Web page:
Here in Canada, we have one lending platform, The Lending Loop. It is a registered dealer and in every province and territory except for in Quebec.

In the United States, check out Lending Club or Prosper. Note that P2P is not yet available in all states. For those in the U.K. check out Zopa. Germany – Auxmoney, and Bondora – which provides investors and accepts loans to over 37 countries in Europe. Australians, check out SocietyOne

d. Invest in Real Estate

The biggest barrier to real estate is it requires a lot of upfront capital to get started and like stocks requires a bit of luck with timing. Thus, if you are living paycheck to paycheck, investing in real estate may be out of your reach.

I got lucky and had an advantage. My parents put me through university and so I didn’t have a debt to pay off. After working about 5 years I was also able to save and buy into the market at a time when the real estate market in Calgary wasn’t inflated yet.

At the time the Oil & Gas industry was just booming and I bought at the right time, just before the housing market skyrocketed. A few months later, I came across a great deal on a pre-build townhouse. A pre-build is something that has not been developed and built yet. The builder sells you at the market price at the time and you are only required to put down a minimal lump sum to lock in the price. 

For my investment, it was about $5,000 deposit I had to put down at the time and then another lump sum 6 months down the road.  You then wait until the townhouse gets built. During this time, it is your opportunity to get your finances in order so that in a few years you will have the funds to close on your purchase.  As such, I was able to lock in a deal.

By the time it was ready to close, the economy in Calgary was hot. I was able to sell my first condo and made a decent down payment to put down on my second purchase.

A couple of years later, I started to notice and feel the Calgary economy slowing down. At that time, I was also wanting to quit my job and take some time off indefinitely to travel and explore other options to earning an income outside of the office.

In reflecting on where I was at and other factors at the time, I trusted my intuition to sell the place. Again, I got super lucky. It was a seller’s market then and I was able to catch the real estate wave at its highest craze in Calgary before it started to go back down. A couple of years later, I wanted to re-invest into the real-estate market. I knew Calgary wasn’t the place to do it and was looking to another city. I saw the potential in Toronto so re-invested back into real-estate as it made sense to me.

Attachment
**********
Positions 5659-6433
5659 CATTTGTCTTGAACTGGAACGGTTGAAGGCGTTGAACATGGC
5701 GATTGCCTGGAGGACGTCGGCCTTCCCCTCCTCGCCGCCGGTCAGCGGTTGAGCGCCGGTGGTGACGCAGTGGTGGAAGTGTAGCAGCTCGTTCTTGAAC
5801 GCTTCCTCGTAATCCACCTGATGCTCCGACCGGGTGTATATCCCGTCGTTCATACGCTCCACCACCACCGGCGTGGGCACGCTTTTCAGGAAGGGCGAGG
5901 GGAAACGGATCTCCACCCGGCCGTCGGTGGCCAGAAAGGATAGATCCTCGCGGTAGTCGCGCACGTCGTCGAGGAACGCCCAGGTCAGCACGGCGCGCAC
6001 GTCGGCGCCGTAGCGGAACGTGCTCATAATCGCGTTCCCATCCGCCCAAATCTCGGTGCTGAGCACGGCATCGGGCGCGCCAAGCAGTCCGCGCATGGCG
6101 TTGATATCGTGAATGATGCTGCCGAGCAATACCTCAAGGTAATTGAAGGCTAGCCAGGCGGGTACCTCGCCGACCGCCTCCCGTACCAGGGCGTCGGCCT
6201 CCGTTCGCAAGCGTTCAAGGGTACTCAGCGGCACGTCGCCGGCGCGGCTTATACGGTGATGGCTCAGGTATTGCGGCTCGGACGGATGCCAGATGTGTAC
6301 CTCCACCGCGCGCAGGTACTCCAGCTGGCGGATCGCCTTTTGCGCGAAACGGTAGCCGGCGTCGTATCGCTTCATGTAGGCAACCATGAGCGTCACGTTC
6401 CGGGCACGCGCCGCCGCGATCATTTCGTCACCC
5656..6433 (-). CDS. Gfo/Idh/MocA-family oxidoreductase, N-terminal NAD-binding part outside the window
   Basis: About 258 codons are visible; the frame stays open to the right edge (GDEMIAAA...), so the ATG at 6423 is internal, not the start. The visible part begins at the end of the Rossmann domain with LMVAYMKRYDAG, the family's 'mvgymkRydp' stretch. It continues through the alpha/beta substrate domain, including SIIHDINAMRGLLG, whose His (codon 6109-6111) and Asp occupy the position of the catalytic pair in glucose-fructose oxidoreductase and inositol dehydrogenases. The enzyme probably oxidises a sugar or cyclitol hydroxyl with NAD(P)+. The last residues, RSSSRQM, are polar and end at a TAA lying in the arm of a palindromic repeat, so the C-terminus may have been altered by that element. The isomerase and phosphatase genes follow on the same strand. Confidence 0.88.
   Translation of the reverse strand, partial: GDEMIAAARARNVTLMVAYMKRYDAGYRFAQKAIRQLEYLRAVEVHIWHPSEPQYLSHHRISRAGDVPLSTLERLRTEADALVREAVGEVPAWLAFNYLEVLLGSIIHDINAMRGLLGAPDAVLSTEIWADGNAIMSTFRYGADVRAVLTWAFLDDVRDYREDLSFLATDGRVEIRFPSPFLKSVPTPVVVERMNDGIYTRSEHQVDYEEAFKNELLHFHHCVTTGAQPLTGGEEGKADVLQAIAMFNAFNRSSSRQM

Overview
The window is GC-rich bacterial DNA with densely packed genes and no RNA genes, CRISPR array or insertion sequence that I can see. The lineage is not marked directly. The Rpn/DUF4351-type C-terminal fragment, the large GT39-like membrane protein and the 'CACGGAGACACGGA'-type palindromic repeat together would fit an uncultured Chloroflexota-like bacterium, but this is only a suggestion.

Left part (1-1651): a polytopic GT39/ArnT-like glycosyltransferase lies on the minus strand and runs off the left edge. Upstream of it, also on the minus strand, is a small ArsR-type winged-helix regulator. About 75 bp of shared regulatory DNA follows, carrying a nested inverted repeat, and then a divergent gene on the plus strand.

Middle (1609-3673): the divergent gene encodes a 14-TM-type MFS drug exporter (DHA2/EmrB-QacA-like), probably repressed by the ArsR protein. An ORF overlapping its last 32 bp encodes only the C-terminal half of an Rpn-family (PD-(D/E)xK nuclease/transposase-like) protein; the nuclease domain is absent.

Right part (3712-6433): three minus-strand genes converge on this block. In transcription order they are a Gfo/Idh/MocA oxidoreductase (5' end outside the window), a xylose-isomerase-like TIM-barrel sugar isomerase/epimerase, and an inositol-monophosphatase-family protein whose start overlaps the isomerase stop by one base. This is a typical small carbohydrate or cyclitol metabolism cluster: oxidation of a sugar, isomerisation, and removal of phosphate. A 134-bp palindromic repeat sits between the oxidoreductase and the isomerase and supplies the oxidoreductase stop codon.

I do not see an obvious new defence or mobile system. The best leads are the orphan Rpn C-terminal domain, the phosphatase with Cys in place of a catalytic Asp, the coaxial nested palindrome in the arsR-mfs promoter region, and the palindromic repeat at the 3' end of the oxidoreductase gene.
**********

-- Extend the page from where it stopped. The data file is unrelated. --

If you have a lump sum savings and can invest in real estate, I believe it is a fantastic way to hedge against inflation and to trade up over time. But before you jump into any real-estate investments get clear on:

  • Why you want to invest?
  • What do you plan on doing with your real estate purchase? Will you rent it out? Will you live in it? Will you live in it and also rent out a room?

Be on top trends and be aware of what is going on in the economy. Do a cost/benefit analysis.

  • Is it worth it to put a huge lump sum down and hold it for ‘x’ amount of years?, or;
  • Will you be better off living somewhere, where rent is cheap and diversifying your portfolio?

For any investment property, be sure to calculate the property’s potential for return on investment. The property needs to be income generating. This can be found by dividing the property’s net operating expenses by its purchase.

 

What if I don’t have the capital but still want to invest in real estate what would you suggest?

See if you can get a friend or two who are also interested in investing in real estate and pool your money together. However, ensure you get a lawyer to draw up an agreement between all parties where you define your terms of agreements upfront to avoid any bad blood in the future.

Beyond this, I cannot provide any more tips on how to invest in a property as the real estate landscape has changed so much. I would encourage you to do your own research and talk to people who are in the industry.

there is one other way you can ‘invest’ in real-estate. You can purchase REITs (Real Estate Investment Trusts), as part of your investment portfolio. Essentially you’ll be owning shares of REITs that own real-estates that generates income and collect dividends.

At the end of the day, you have to be proactive in keeping yourself up to date with what’s going on in the world and in managing your money. To quote my dad, if you are not taking responsibility to manage your finances, who will? 

Photo by Fabian Blank on Unsplash